On the surface, Macbeth appears to be ruthless and cold about the killing of Banquo and Macduff's family, but his bloody actions are actually driving him insane. When Macbeth hears that Fleance has escaped, Macbeth says:
"There the grown serpent lies. The worm that’s fled/ Hath nature that in time will venom breed; /No teeth for th' present" (III.4.30-32).
Macbeth likens Banquo to a grown serpent and Fleance to a worm that will eventually grow into a serpent, and Macbeth feels relieved that Banquo has been killed. However, he begins to see ghosts about him at the banquet of noblemen, and it is clear that he has been pushed to insanity by his ruthless actions.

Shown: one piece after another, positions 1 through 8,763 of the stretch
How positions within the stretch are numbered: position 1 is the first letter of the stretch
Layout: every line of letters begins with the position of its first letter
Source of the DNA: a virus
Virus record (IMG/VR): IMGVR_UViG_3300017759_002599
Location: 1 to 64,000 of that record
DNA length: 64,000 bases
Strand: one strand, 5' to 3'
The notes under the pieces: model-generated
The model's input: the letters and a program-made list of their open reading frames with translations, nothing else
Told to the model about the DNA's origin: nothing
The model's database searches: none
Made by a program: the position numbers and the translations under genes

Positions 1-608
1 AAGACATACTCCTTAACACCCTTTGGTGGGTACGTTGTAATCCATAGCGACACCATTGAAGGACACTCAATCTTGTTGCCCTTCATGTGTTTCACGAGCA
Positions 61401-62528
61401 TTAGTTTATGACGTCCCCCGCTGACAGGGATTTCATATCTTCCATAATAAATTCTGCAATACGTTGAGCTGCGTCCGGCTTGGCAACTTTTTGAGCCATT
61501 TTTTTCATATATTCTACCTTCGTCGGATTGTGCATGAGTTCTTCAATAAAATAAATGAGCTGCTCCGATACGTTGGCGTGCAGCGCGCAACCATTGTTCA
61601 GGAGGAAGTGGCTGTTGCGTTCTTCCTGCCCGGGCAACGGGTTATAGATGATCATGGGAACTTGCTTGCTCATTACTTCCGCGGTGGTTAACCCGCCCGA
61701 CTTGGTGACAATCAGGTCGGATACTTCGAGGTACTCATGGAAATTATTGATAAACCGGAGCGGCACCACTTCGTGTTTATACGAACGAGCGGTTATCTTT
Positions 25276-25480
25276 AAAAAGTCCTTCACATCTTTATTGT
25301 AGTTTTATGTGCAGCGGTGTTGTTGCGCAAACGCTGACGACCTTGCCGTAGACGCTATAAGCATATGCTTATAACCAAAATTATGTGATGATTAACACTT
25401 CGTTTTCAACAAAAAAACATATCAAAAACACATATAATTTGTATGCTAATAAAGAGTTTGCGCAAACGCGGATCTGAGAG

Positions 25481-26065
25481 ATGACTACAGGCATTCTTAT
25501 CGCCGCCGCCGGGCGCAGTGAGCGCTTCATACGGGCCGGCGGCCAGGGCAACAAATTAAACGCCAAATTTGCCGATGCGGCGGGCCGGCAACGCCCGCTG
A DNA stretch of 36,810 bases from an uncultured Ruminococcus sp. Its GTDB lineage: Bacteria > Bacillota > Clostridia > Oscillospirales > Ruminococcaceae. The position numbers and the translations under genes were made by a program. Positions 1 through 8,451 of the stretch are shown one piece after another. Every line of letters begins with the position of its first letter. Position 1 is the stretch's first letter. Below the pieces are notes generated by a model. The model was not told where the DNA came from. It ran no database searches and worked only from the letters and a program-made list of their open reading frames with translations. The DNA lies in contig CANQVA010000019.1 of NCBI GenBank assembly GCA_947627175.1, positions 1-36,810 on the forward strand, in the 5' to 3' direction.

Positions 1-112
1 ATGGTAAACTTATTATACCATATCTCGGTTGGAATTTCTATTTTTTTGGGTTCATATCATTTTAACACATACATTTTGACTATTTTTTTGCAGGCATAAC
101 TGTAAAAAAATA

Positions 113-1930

After Macbeth kills Macduff's family, Angus says about Macbeth:
"Now does he feel /His secret murders sticking on his hands./Now minutely revolts upbraid his faith-breach./Those he commands move only in command, Nothing in love. Now does he feel his title/Hang loose about him, like a giant’s robe/Upon a dwarfish thief" (IV.2.17-23).
In other words, Macbeth has begun to feel horribly guilty about his actions, and, as a result, he criticizes his soldiers. He has become unfit to be king, and Angus compares Macbeth's rule to a giant's robe that Macbeth is too small to fill. Macbeth has begun to suffer psychologically as a result of the murders he ordered, and he has begun to lose his sanity.